While the looting was going on, Joey Akan was giving us very hilarious updates on Twitter. On one tweet, he wrote, “While they were stealing from Circle Mall yesterday, I saw the joy on their faces. Someone stole champagne, popped it while running, was drinking the bubbly from the bottle, and screaming “Omo, ma me dey drink champagne so.” On another tweet, he wrote, “Another person stole synthetic flowers and vases. Asked why he chose the flowers of all the things to steal, and he asked me, ‘Flower dey your own parlour so?’ I locked up. He was right. Flower no dey my parlour.”

On one hand, it is hunger – like those people who hustled to cart away bags of rice and cartons of indomie from warehouses. On the other hand, it is the want for good things. Those things you see the rich have every day, you long for but you know you might never get. Those things that make you pass by the gate of that big man and wish you were his son or daughter. Things like flowers and champagne. In his lifetime, he’ll be able to say, “I don drink champagne before o.” It may look stupid to you who doesn’t see champagne as a big deal, but this is the way life is. This is the way Nigeria is wired. This country beats poor people, over and over again, until the most basic things like flowers become luxuries, until they become hopeless, until resentment and bitterness for the rich fill their hearts.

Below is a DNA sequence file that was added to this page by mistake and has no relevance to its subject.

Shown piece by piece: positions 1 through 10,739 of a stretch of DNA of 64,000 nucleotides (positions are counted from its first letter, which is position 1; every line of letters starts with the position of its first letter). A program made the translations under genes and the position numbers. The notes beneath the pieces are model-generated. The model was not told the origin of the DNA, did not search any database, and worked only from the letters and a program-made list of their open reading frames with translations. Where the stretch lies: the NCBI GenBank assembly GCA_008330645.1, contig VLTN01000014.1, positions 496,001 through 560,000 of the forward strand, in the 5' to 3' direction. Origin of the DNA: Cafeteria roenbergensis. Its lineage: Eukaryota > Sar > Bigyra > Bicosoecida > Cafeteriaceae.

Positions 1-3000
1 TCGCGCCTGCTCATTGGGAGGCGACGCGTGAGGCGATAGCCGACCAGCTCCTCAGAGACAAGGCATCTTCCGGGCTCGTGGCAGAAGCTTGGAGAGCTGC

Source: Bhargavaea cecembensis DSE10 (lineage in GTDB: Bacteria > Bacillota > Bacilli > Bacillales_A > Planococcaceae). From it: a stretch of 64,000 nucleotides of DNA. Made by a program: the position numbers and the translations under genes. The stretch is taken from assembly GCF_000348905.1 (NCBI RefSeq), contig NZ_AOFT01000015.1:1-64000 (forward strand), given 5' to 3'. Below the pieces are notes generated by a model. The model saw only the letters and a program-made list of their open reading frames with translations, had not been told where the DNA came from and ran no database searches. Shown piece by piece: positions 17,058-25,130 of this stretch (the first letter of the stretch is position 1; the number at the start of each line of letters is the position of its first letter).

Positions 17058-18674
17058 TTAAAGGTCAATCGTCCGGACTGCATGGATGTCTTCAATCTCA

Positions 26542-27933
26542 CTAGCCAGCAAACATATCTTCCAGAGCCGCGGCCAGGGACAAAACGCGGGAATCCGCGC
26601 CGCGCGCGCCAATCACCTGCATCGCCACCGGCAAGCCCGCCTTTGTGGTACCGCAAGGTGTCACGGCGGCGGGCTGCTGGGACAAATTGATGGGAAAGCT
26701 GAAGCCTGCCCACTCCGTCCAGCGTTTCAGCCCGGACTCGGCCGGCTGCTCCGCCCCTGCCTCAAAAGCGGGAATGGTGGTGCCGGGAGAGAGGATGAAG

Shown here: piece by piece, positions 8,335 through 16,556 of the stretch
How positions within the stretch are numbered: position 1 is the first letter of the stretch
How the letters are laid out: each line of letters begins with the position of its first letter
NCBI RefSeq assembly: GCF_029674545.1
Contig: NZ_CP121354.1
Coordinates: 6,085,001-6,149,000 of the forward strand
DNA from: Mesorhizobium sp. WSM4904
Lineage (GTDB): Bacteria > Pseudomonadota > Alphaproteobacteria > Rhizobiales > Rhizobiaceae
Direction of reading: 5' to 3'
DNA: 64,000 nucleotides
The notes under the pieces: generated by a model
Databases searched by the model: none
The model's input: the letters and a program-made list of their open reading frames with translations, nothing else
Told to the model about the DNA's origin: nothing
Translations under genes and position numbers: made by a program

We can all pretend that the looting and thievery were not caused by poverty by describing the looters as “thugs” and “hoodlums,” or we can accept that these “hoodlums” are Nigerians like you and me who do not have an enabling environment to flourish. Looting flowers, champagne, and plasma TV is the closest they have come to smelling or tasting wealth and they will do it again if the opportunity presents itself.

Lagos is a huge slum that pretends to be a megacity, like shit covered up with roses. A lot of mansions are surrounded by slums. Like what happened in Takwa Bay, we are building a megacity at the detriment of the poor people – the locals – and we are erecting walls to segregate the rich from the poor. But the events of last week have shown us just how easily these walls can be cracked and broken down, and how prone we are to destruction and vandalism.

In Nigeria, we have to start making serious moves to bridge the gap between the rich and the poor, else we will continue to have situations where once there is a little crack in the wall or a little lapse in security, the middle class will not just feel the brunt of it all, but they will also lose their means of livelihood and be plunged into poverty.

Poor people have basic rights that shouldn’t be tied to how much they make. Things like good roads, electricity, basic healthcare, security, and food are the rights of every citizen – irrespective of your status. This is not the time for Tradermoni, keke napep or 20k empowerment schemes. This is the time for building a country where poor people have hope. Where they can eat, at least, one good meal a day. Where their hard work will pay off, perhaps not now, but eventually. Where they do not have to peep through their windows or climb fences, just to have a glimpse of the good life.

Poverty, in Nigeria, is a ticking time bomb, and this level of poverty is dangerous. The destruction of properties in Lagos will be little compared to what’s to come if we don’t lift people out of poverty. Let’s break this wall between the rich and the poor and instead build a bridge.


Featured image by @Urbanearies